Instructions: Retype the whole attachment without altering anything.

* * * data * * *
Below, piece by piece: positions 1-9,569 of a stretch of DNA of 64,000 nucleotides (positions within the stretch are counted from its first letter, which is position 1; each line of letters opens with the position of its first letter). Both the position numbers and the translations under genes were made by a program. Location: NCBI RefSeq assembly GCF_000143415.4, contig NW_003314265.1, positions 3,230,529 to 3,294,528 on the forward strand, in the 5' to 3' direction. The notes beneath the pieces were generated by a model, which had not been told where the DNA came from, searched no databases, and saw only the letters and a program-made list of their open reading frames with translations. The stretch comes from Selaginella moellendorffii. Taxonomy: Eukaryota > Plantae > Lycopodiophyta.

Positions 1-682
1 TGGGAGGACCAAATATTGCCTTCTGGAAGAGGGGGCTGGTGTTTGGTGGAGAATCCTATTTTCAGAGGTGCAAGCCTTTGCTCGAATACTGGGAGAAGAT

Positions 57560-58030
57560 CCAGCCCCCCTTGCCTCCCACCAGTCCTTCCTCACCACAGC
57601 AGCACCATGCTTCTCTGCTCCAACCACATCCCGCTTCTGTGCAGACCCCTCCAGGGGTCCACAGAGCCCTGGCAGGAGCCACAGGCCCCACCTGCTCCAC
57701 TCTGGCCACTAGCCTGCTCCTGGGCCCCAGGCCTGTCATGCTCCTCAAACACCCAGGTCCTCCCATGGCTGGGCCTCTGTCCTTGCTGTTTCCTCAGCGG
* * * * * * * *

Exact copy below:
Below, piece by piece: positions 1-9,569 of a stretch of DNA of 64,000 nucleotides (positions within the stretch are counted from its first letter, which is position 1; each line of letters opens with the position of its first letter). Both the position numbers and the translations under genes were made by a program. Location: NCBI RefSeq assembly GCF_000143415.4, contig NW_003314265.1, positions 3,230,529 to 3,294,528 on the forward strand, in the 5' to 3' direction. The notes beneath the pieces were generated by a model, which had not been told where the DNA came from, searched no databases, and saw only the letters and a program-made list of their open reading frames with translations. The stretch comes from Selaginella moellendorffii. Taxonomy: Eukaryota > Plantae > Lycopodiophyta.

Positions 1-682
1 TGGGAGGACCAAATATTGCCTTCTGGAAGAGGGGGCTGGTGTTTGGTGGAGAATCCTATTTTCAGAGGTGCAAGCCTTTGCTCGAATACTGGGAGAAGAT

Positions 57560-58030
57560 CCAGCCCCCCTTGCCTCCCACCAGTCCTTCCTCACCACAGC
57601 AGCACCATGCTTCTCTGCTCCAACCACATCCCGCTTCTGTGCAGACCCCTCCAGGGGTCCACAGAGCCCTGGCAGGAGCCACAGGCCCCACCTGCTCCAC
57701 TCTGGCCACTAGCCTGCTCCTGGGCCCCAGGCCTGTCATGCTCCTCAAACACCCAGGTCCTCCCATGGCTGGGCCTCTGTCCTTGCTGTTTCCTCAGCGG